GEOSCAN Search Results: Fastlink


TitleThe impact of sensors for satellite derived bathymetry within the canadian arctic
AuthorChenier, R; Sagram, M; Horner, B
SourceGeomatica vol. 74, issue 2, 2020 p. 46-64, Open Access logo Open Access
Alt SeriesNatural Resources Canada, Contribution Series 20200445
PublisherCanadian Science Publishing
Mediapaper; on-line; digital
File formatpdf; html
ProvinceNorthwest Territories
Lat/Long WENS-105.5039 -104.7339 69.1528 68.8356
SubjectsScience and Technology; hydrography
Illustrationslocation maps
Released2020 07 31
AbstractCanada's coastline presents challenges for charting. Within Arctic regions, in situ surveying presents risks to surveyors, is time consuming and costly. To better meet its mandate, the Canadian Hydrographic Service (CHS) has been investigating the potential of remote sensing to complement traditional charting techniques. Much of this work has focused on evaluating the effectiveness of empirical satellite derived bathymetry (SDB) techniques within the Canadian context. With greater knowledge of applying SDB techniques within Canadian waters, CHS is now interested in understanding how characteristics of optical sensors can impact SDB results. For example, how does the availability of different optical bands improve or hinder SDB estimates? What is the impact of spatial resolution on SDB accuracy? Do commercial satellites offer advantages over freely available data? Through application of a multiple band modelling technique to WorldView-2, Pleiades, PlanetScope, SPOT, Sentinel-2, and Landsat-8 imagery obtained over Cambridge Bay, Nunavut, this paper provides insight into these questions via comparisons with in situ survey data. Result highlights in the context of these questions include the following: Similarities between sensors: Overall linear error at 90% (LE90) results for each sensor ranged from 0.88 to 1.91 m relative to in situ depths, indicating consistency in the accuracy of SDB estimates from the examined satellites. Most estimates achieved Category of Zone of Confidence level C accuracy, the suggested minimum survey accuracy level for incorporating SDB information into navigational charts. SDB coverage: Between sensors, differences in the area of the sea floor that could be measured by SDB were apparent, as were differences in the ability of each sensor to properly represent spatial bathymetry characteristics. Sensor importance: Though relationships between SDB accuracy and sensor resolution were found, significant advantages or disadvantages for particular sensors were not identified, suggesting that other factors may play a more important role for SDB image selection (e.g., sea floor visibility, sediments, waves). Findings from this work will help inform SBD planning activities for hydrographic offices and SDB researchers alike.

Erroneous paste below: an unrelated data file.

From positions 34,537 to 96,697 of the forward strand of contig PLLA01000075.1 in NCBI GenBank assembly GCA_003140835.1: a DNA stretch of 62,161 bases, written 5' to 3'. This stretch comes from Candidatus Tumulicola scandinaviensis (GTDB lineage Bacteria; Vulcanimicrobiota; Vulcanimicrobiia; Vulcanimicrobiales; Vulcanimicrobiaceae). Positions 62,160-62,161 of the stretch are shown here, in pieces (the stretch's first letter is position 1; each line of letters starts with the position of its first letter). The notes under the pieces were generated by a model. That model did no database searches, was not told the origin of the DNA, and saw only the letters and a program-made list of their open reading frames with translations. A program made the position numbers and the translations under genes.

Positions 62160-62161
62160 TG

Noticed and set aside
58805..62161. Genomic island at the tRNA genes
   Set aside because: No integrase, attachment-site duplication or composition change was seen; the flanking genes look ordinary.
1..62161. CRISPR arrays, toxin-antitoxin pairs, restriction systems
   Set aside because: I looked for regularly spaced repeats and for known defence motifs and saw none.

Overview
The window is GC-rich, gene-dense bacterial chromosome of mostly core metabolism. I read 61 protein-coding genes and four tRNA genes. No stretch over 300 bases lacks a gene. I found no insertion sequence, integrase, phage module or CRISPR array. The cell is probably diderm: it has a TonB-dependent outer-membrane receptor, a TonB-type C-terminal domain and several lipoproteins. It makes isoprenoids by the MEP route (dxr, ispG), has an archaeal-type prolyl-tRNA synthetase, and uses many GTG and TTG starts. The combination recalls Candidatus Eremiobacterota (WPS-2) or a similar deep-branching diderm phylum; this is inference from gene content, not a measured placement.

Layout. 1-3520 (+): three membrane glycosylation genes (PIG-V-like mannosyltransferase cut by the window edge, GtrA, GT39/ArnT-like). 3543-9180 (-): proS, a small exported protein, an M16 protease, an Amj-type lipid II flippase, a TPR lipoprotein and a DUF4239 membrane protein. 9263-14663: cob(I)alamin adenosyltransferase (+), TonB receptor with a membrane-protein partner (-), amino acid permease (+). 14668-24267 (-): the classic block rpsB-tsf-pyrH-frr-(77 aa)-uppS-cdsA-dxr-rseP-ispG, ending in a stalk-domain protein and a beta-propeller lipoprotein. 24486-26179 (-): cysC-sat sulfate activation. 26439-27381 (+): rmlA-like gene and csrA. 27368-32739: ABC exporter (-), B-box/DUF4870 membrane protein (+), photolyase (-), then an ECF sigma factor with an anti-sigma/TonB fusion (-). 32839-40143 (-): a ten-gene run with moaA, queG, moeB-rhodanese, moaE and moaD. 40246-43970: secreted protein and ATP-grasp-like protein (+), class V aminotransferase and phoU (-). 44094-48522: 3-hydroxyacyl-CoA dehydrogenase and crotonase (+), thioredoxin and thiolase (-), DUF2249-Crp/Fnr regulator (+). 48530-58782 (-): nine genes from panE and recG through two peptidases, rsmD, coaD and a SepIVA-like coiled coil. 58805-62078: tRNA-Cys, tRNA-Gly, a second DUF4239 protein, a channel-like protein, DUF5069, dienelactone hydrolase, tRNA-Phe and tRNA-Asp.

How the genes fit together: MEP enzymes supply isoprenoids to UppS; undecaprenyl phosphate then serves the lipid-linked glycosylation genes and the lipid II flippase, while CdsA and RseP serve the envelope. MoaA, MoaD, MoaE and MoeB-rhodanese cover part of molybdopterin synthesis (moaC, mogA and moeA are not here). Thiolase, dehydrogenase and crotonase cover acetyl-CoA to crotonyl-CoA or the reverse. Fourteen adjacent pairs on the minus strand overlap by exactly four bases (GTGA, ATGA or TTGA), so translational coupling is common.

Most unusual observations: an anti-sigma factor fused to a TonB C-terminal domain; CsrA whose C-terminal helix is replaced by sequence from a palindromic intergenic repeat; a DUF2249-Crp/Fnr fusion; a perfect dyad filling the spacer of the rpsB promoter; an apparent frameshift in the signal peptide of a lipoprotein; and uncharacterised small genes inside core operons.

Date modified: